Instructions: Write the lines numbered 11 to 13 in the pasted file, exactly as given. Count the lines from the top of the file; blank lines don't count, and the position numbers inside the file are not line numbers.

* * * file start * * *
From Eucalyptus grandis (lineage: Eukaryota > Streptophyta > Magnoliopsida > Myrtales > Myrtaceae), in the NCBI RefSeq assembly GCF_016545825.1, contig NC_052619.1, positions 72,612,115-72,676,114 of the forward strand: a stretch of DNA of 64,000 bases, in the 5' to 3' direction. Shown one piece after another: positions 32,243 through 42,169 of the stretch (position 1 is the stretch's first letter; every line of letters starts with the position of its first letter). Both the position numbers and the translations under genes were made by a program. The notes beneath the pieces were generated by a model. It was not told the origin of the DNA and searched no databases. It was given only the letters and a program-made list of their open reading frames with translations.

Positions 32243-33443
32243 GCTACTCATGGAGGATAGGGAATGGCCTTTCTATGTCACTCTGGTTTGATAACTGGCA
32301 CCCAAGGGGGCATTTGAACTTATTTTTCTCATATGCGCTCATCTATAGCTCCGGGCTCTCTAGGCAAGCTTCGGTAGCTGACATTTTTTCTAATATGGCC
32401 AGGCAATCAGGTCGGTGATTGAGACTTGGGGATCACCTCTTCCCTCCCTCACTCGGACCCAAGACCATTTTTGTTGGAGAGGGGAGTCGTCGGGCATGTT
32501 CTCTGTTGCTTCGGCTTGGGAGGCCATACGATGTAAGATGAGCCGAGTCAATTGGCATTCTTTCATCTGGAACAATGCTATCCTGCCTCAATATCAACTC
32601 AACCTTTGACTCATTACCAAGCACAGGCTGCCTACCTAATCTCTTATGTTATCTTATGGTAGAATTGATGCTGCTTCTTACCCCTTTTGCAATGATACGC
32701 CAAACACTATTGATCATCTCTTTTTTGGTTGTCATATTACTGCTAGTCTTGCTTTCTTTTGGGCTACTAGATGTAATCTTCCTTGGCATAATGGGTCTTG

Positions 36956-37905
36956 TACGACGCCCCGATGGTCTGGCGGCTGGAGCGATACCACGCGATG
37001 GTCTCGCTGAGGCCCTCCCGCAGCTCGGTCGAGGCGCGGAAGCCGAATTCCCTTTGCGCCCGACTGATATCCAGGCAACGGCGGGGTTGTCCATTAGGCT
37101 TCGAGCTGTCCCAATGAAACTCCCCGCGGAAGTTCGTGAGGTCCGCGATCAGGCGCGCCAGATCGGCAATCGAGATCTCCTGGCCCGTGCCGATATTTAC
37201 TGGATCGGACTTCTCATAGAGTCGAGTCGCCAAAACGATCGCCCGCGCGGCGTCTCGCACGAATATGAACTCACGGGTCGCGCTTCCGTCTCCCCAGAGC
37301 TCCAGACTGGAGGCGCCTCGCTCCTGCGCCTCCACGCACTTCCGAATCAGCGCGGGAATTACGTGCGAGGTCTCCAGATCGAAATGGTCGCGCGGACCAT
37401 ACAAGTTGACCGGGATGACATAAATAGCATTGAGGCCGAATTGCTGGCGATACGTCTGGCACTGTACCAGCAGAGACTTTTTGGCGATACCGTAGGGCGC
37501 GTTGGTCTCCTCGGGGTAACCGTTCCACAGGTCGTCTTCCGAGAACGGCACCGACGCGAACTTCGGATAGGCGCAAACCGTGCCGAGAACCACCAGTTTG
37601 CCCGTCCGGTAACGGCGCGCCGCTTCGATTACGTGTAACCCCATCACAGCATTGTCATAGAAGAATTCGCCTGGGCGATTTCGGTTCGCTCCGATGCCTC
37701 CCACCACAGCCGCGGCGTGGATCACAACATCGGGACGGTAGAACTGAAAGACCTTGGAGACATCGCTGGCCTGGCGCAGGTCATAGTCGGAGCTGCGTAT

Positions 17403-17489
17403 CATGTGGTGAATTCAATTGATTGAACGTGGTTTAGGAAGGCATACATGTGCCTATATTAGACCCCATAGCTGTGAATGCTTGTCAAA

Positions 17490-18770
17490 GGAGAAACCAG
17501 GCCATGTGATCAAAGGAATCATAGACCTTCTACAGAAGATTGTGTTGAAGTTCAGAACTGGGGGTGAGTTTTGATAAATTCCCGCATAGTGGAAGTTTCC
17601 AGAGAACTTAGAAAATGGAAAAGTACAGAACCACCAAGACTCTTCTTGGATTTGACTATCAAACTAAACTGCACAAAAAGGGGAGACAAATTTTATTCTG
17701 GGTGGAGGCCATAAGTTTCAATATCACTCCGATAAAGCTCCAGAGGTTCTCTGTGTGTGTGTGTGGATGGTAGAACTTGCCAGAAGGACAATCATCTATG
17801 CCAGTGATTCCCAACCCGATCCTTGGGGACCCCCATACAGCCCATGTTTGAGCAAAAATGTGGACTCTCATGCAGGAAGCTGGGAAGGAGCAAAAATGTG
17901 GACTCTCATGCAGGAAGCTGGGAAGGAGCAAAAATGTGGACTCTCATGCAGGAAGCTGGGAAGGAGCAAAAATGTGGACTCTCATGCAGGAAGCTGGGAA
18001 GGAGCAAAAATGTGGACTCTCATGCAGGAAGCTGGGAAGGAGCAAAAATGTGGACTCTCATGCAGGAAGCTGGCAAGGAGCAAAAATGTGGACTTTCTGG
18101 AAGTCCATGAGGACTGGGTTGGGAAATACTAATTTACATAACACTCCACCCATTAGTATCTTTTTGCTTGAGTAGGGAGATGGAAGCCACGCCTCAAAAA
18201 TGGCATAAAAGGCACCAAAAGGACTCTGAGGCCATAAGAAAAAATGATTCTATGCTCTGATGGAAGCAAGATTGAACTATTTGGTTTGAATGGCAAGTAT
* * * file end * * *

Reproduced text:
37001 GTCTCGCTGAGGCCCTCCCGCAGCTCGGTCGAGGCGCGGAAGCCGAATTCCCTTTGCGCCCGACTGATATCCAGGCAACGGCGGGGTTGTCCATTAGGCT
37101 TCGAGCTGTCCCAATGAAACTCCCCGCGGAAGTTCGTGAGGTCCGCGATCAGGCGCGCCAGATCGGCAATCGAGATCTCCTGGCCCGTGCCGATATTTAC
37201 TGGATCGGACTTCTCATAGAGTCGAGTCGCCAAAACGATCGCCCGCGCGGCGTCTCGCACGAATATGAACTCACGGGTCGCGCTTCCGTCTCCCCAGAGC